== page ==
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Movie review: 'Air'


The origin story of a shoe might not sound like dynamic movie material, but in "Air," the shoe in question is the one that put Nike on the map. The movie has an all-star cast, including Ben Affleck, Matt Damon and Viola Davis. And according to critic Bob Mondello, "Air" is designed to have audience walking on air.

BOB MONDELLO, BYLINE: Beaverton, Ore., headquarters of the country's third-biggest maker of athletic shoes, where the mood is glum.


UNIDENTIFIED ACTOR #1: (As character) 1984 has been a tough year. Sales are down. Our growth is down.

MONDELLO: Nike has just gone public, and its shareholders are getting antsy. Founder Phil Knight, played by Ben Affleck, wants to branch out from running shoes into basketball shoes. But to do that, the company needs a player endorsement deal. And Converse and Adidas have the edge, as a Nike executive points out.


UNIDENTIFIED ACTOR #2: (As character) People don't know what the hell a Nike is.

MATT DAMON: (As Sonny Vaccaro) What's a Converse?

UNIDENTIFIED ACTOR #2: (As character) NBA all-star shoe.

MONDELLO: That Converse question came from talent scout Sonny Vaccaro, a Nike true believer played by Matt Damon, who's arguing that they should blow their whole basketball budget on one player, a promising college junior from North Carolina named Michael Jordan.


UNIDENTIFIED ACTOR #3: (As character) For a rookie.

UNIDENTIFIED ACTOR #4: (As character) Yes.

UNIDENTIFIED ACTOR #3: (As character) Who's never set foot on an NBA court.

UNIDENTIFIED ACTOR #4: (As character) That's the literal definition of rookie. Yeah.

MONDELLO: As you can hear, even when they're paying his salary, Sonny doesn't suffer fools. Nor does he follow rules. When Jordan's agent won't entertain Nike's offer, Sonny hits the road.


UNIDENTIFIED ACTOR #5: (As character) Hey, where the hell are you?

DAMON: (As Sonny) North Carolina.

UNIDENTIFIED ACTOR #5: (As character) Damn it, Sonny. What happened to a phone call?

DAMON: (As Sonny) I'm calling you now. I'm in the car. The rental car has a phone in it.

UNIDENTIFIED ACTOR #5: (As character) Not me, the parents.

DAMON: (As Sonny) It would have been unprofessional for me to just call them up.

UNIDENTIFIED ACTOR #5: (As character) Right. So just thought you'd show up at their front door.

DAMON: (As Sonny) Look. If anybody back there asks where I am, just tell them I'm sick.

UNIDENTIFIED ACTOR #5: (As character) You got it. Sick in the head.

DAMON: The thing is, Sonny's gambit pays off. Jordan's mom, played with authority to spare by a quietly commanding Viola Davis, agrees to listen to his pitch. And when he suggests some questions she might want to put to the competition, she turns that around.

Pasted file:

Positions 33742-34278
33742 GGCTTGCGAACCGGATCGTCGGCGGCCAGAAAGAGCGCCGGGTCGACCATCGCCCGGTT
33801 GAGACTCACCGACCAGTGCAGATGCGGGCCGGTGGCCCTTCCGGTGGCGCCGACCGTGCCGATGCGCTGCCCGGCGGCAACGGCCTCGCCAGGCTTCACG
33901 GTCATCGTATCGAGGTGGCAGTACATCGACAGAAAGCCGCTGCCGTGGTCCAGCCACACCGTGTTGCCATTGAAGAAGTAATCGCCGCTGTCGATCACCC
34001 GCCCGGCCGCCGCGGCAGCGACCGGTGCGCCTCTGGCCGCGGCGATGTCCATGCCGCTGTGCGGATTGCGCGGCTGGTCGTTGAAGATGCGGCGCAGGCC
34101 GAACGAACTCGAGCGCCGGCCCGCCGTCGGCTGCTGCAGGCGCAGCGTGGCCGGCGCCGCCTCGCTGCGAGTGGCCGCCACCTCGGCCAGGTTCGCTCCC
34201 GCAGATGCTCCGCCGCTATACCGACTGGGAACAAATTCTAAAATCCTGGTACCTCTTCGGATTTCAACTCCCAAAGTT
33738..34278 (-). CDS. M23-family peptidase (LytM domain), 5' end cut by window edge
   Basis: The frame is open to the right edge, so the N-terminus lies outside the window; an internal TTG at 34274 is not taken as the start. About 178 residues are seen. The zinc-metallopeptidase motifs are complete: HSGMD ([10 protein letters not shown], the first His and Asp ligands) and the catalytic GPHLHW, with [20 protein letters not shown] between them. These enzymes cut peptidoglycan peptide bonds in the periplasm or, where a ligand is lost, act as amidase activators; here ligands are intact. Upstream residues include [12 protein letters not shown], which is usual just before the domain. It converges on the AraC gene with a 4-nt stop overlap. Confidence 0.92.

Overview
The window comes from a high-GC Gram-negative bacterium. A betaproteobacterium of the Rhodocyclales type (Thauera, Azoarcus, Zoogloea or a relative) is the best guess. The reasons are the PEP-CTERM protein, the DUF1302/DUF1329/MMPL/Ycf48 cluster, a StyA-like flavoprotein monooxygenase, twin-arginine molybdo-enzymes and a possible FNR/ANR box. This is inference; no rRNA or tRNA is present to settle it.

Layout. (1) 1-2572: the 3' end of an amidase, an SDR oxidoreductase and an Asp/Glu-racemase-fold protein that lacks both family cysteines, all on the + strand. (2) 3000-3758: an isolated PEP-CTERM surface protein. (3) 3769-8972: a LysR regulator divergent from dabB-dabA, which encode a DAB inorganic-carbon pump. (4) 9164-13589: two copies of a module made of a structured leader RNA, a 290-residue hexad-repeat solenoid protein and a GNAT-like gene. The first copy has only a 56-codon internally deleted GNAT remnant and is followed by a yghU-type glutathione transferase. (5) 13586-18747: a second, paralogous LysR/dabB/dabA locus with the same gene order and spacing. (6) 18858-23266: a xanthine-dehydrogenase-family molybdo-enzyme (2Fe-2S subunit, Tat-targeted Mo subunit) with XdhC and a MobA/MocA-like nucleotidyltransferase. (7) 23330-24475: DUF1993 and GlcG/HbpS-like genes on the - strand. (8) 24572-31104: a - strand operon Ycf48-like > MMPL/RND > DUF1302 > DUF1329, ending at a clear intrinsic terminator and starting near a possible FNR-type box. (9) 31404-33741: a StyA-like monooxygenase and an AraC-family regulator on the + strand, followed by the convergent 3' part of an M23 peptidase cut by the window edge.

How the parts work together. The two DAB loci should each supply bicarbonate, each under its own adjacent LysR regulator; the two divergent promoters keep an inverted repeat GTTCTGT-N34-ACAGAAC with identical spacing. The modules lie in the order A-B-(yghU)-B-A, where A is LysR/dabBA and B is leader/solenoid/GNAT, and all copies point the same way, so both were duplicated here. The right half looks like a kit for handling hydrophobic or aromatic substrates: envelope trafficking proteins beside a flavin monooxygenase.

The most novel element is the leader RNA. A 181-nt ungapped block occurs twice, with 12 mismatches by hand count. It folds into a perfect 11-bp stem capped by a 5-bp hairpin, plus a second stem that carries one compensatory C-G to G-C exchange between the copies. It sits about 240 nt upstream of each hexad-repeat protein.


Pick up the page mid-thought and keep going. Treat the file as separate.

VIOLA DAVIS: (As Deloris Jordan) What should I ask you?

DAMON: (As Sonny) Ask me why I'm in Wilmington, N.C.

DAVIS: (As Deloris) Why are you in Wilmington, N.C.?

DAMON: (As Sonny) Because I believe in your son. I believe he's different. And I believe you might be the only person on earth who knows it.

MONDELLO: Alex Convery's script takes some liberties, but these are all real people, and the film's story is more or less the way it happened, heightened somewhat.


UNIDENTIFIED ACTOR #6: (As character) I'm willing to bet my career on Michael Jordan.

UNIDENTIFIED ACTOR #7: (As character) Come on, man.

UNIDENTIFIED ACTOR #6: (As character) You ask me what I do here, this is what I do. I find you players, and I f****** feel it this time.

MONDELLO: You know how it turned out. But as with most things, the devil's in the details. Affleck keeps "Air" airy by directing dialogue scenes as if they're passing drills, his players bouncing quips off each other...


UNIDENTIFIED ACTOR #8: (As character) You got a name for it?

UNIDENTIFIED ACTOR #9: (As character) Air Jordan.

MONDELLO: ...While he sometimes takes an easy layup himself.


UNIDENTIFIED ACTOR #10: (As character) I don't know.

UNIDENTIFIED PERSON #11: (As character) Seriously?

UNIDENTIFIED ACTOR #10: (As character) Maybe it'll grow on me.

MONDELLO: "Air" is effortlessly entertaining, but it wants to be about more than just the marketing triumph of an underdog shoe company. So while it concentrates on how the sports-industrial complex rewards players rather than how it exploits them, it also gives Viola Davis...


UNIDENTIFIED PERSON #12: (As character) A shoe is just a shoe.

DAVIS: (As Deloris) Until my son steps into it.

MONDELLO: ...The last word on the intersection of corporate profits and race. And it nods in passing to a Nike executive's qualms about the company's use of overseas sweatshops - side issues, but issues addressed airily, on the way to a happy ending about the billions of dollars that have flowed to one of history's great athletes and the company that tagged along by championing him. I'm Bob Mondello. Transcript provided by NPR, Copyright NPR.

Bob Mondello, who jokes that he was a jinx at the beginning of his critical career — hired to write for every small paper that ever folded in Washington, just as it was about to collapse — saw that jinx broken in 1984 when he came to NPR.